Nicolas Gaspard, MD, PhD; Louis Manganas, MD, PhD; Nishi Rampal, MD; Ognen A. C. Petroff, MD; Lawrence J. Hirsch, MD. JAMA Neurol. 2013;():-. doi:10.1001/jamaneurol.2013.3475. Published online August 5, 2013
The increasing use of continuous electroencephalography (EEG) monitoring in the intensive care unit has led to recognition of new EEG patterns that are of unclear or unknown significance.
Objective To describe an EEG pattern, lateralized rhythmic delta activity (LRDA), encountered in critically ill subjects and determine its clinical significance in this setting.
Design, Setting, and Participants Retrospective review at an academic medical center of EEG recordings, medical records, and imaging studies of critically ill patients with LRDA and comparison with subjects with lateralized periodic discharges (also known as periodic lateralized epileptiform discharges), subjects with focal nonrhythmic slowing, and controls.
Intervention Electroencephalography or continuous electroencephalography.
Main Outcomes and Measures Cross-sectional prevalence of lateralized rhythmic delta activity; EEG characteristics; etiology, clinical, and radiological correlates; and risk of early seizures.
Results We identified LRDA in 4.7% of acutely ill subjects undergoing EEG or continuous EEG monitoring. It was often associated with other focal EEG abnormalities, including lateralized periodic discharges in 44% of cases. The most common conditions associated with LRDA were intracranial hemorrhage and subarachnoid hemorrhage. Lateralized rhythmic delta activity was an independent predictor of acute seizures, with 63% of subjects having seizures during their acute illness, a proportion similar to subjects with lateralized periodic discharges (57%) and significantly higher than associated with focal nonrhythmic slowing (20%) or in control subjects (16%). Most patients (80%-90%) in the LRDA and lateralized periodic discharges groups who had seizures while undergoing continuous EEG monitoring had only nonconvulsive seizures, whereas this was the case for only 17% of patients in the other groups. Lateralized rhythmic delta activity and lateralized periodic discharges were both associated with lesions involving the cortex or juxtacortical white matter.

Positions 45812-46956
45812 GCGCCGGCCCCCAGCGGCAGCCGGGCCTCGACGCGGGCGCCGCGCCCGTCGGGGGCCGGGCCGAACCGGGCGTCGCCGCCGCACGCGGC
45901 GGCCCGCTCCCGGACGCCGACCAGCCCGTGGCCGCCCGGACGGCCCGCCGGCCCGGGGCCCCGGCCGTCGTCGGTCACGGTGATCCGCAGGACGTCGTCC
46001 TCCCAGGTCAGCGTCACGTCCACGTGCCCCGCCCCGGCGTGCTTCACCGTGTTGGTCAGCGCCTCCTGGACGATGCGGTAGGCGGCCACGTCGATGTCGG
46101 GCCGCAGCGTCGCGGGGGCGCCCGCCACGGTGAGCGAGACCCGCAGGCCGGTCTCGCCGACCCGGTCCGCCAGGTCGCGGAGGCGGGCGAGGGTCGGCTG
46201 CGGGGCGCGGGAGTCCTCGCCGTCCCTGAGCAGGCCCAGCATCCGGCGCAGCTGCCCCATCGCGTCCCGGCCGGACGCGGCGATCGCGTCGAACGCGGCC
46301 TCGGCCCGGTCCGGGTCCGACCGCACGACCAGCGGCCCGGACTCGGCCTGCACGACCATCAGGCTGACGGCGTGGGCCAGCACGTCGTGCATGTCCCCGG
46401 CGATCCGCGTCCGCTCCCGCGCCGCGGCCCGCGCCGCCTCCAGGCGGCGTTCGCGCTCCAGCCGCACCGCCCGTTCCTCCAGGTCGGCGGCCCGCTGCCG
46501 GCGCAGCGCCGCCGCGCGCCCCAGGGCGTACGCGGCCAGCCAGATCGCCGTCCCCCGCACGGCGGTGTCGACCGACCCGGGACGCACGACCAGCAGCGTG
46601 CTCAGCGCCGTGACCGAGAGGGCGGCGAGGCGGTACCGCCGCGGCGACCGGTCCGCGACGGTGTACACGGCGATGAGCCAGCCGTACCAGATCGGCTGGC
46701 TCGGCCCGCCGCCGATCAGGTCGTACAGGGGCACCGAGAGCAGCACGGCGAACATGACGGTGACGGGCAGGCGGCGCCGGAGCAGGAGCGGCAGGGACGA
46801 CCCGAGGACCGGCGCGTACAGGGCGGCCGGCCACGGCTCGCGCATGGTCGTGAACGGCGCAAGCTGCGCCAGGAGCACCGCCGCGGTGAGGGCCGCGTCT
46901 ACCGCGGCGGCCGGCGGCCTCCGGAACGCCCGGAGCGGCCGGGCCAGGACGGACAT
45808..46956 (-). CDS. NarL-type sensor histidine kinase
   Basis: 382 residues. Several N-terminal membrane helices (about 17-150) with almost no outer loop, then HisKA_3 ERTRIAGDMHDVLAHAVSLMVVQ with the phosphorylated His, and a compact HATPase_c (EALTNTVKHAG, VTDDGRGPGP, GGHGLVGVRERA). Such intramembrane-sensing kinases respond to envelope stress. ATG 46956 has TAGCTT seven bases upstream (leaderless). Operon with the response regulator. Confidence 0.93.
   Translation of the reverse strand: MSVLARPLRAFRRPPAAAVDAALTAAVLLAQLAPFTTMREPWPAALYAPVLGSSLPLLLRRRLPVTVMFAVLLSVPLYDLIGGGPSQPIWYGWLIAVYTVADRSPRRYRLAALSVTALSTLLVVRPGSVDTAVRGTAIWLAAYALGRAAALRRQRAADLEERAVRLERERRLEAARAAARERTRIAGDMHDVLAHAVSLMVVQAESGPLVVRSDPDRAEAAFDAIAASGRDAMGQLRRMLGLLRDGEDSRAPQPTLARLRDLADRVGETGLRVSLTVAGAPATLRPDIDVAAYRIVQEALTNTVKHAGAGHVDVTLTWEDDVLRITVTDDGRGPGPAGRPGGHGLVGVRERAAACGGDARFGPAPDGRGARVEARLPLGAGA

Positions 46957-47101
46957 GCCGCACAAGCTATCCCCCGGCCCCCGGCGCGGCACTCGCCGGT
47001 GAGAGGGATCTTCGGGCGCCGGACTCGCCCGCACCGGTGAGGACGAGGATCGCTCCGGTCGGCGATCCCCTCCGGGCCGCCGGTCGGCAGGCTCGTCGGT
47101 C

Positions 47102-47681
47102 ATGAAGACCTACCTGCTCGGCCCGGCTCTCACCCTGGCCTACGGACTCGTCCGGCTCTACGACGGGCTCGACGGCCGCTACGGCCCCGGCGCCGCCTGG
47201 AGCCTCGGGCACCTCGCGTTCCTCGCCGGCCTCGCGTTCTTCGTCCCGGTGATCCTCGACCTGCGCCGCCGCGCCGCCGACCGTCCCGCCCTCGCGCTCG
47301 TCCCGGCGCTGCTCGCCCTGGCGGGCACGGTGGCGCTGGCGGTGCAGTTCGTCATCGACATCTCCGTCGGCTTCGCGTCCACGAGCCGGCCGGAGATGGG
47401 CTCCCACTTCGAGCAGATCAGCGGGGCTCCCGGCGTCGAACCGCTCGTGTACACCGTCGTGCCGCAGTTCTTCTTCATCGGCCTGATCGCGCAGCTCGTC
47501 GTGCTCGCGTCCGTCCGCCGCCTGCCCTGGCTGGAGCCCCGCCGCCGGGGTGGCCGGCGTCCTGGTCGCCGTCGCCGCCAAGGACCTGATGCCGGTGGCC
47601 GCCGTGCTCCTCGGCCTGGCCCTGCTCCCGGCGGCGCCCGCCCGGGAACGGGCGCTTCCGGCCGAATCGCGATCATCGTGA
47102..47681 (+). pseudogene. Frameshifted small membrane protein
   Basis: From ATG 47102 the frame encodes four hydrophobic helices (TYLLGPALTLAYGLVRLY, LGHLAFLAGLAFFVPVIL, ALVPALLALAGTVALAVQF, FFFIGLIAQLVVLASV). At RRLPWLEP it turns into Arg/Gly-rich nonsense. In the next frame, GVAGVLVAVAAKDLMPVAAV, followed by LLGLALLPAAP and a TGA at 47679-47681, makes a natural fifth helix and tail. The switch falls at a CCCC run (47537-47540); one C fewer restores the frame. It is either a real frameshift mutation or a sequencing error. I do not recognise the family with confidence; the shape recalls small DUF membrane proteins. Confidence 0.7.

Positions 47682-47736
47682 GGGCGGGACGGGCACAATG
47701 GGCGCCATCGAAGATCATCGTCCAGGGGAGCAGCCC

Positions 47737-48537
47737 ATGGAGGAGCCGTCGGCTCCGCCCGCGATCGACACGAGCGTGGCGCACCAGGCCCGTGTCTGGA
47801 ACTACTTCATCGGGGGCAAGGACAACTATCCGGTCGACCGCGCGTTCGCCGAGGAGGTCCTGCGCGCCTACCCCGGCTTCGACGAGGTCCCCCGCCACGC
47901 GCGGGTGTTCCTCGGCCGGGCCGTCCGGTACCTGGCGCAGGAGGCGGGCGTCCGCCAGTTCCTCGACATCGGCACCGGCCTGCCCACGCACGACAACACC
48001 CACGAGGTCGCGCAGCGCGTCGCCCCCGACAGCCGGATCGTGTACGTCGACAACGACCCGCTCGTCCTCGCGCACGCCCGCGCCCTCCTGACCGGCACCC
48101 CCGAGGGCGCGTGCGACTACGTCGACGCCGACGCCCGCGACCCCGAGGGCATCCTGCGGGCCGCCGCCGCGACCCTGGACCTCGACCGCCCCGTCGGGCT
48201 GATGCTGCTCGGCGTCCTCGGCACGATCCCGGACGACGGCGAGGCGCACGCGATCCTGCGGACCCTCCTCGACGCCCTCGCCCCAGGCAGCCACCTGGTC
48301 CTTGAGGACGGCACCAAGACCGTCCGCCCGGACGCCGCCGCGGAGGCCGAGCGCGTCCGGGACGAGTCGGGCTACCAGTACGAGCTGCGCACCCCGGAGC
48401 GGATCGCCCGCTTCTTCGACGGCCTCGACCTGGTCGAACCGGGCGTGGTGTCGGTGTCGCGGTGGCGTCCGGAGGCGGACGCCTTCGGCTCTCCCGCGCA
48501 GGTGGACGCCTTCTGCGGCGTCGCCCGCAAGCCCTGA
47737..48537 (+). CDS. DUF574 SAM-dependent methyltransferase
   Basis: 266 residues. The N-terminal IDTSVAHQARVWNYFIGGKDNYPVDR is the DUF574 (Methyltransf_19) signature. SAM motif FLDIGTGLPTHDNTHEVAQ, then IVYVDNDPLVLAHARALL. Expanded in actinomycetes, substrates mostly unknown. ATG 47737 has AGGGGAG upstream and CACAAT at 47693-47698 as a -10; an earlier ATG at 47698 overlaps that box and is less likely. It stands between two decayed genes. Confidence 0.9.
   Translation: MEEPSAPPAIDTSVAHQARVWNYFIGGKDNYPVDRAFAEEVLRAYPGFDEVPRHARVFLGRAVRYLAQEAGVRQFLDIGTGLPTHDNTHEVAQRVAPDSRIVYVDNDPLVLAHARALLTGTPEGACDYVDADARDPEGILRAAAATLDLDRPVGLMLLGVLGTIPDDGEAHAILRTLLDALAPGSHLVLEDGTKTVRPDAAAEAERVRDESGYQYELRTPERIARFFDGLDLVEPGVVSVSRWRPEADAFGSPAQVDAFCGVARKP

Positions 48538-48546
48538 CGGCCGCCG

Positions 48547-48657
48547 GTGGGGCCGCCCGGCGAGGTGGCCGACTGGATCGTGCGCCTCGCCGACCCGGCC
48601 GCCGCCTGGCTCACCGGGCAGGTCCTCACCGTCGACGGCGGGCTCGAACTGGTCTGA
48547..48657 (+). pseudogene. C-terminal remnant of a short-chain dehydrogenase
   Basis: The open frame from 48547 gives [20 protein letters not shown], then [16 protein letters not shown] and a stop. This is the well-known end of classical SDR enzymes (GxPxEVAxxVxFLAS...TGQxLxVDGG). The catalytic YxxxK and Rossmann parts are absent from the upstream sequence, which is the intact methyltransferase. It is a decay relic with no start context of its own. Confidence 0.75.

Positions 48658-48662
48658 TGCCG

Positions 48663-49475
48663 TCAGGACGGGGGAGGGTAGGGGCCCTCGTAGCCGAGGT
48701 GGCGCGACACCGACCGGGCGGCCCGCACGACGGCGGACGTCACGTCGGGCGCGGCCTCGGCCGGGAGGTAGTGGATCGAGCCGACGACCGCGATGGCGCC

Conclusions and Relevance Lateralized rhythmic delta activity in critically ill patients has a similar clinical significance as lateralized periodic discharges. It reflects the presence of a focal lesion and is associated with a high risk of acute seizures, especially nonconvulsive.